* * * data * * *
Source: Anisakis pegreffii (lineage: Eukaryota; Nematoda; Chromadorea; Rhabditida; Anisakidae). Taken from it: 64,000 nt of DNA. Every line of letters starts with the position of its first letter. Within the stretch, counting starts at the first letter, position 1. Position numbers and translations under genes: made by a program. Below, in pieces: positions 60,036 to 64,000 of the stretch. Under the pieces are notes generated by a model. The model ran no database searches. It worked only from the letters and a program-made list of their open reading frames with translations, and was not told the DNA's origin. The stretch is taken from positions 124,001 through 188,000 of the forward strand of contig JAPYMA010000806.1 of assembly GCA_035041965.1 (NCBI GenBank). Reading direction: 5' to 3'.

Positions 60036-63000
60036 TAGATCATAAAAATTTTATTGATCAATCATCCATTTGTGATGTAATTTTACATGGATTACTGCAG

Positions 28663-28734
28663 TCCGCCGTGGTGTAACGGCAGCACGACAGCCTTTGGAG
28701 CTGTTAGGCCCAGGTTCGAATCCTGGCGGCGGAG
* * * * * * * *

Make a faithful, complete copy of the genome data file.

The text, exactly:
Source: Anisakis pegreffii (lineage: Eukaryota; Nematoda; Chromadorea; Rhabditida; Anisakidae). Taken from it: 64,000 nt of DNA. Every line of letters starts with the position of its first letter. Within the stretch, counting starts at the first letter, position 1. Position numbers and translations under genes: made by a program. Below, in pieces: positions 60,036 to 64,000 of the stretch. Under the pieces are notes generated by a model. The model ran no database searches. It worked only from the letters and a program-made list of their open reading frames with translations, and was not told the DNA's origin. The stretch is taken from positions 124,001 through 188,000 of the forward strand of contig JAPYMA010000806.1 of assembly GCA_035041965.1 (NCBI GenBank). Reading direction: 5' to 3'.

Positions 60036-63000
60036 TAGATCATAAAAATTTTATTGATCAATCATCCATTTGTGATGTAATTTTACATGGATTACTGCAG

Positions 28663-28734
28663 TCCGCCGTGGTGTAACGGCAGCACGACAGCCTTTGGAG
28701 CTGTTAGGCCCAGGTTCGAATCCTGGCGGCGGAG